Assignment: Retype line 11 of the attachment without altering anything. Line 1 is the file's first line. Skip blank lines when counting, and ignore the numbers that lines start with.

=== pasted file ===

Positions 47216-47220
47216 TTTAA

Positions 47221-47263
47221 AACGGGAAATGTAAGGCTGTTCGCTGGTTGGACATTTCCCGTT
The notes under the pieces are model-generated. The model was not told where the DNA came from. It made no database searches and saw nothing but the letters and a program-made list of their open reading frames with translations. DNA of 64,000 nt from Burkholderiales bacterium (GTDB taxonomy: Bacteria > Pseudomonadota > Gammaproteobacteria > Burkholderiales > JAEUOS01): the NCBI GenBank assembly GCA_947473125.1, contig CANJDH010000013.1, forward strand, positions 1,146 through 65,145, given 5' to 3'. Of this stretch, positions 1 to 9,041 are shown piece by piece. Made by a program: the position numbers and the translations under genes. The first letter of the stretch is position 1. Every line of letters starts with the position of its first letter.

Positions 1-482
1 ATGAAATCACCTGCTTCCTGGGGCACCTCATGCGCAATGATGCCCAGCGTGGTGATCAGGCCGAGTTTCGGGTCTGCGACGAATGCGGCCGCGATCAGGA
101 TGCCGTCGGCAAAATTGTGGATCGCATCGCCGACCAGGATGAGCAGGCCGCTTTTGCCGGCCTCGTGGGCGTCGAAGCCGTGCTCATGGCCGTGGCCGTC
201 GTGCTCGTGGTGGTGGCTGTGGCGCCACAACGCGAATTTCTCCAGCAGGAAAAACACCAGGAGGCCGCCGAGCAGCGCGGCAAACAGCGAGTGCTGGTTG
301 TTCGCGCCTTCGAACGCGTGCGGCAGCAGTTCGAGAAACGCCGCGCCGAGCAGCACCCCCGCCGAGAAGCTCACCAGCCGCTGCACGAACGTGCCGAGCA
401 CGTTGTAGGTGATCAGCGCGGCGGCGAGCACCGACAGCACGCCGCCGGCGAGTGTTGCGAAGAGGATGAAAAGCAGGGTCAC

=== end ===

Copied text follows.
401 CGTTGTAGGTGATCAGCGCGGCGGCGAGCACCGACAGCACGCCGCCGGCGAGTGTTGCGAAGAGGATGAAAAGCAGGGTCAC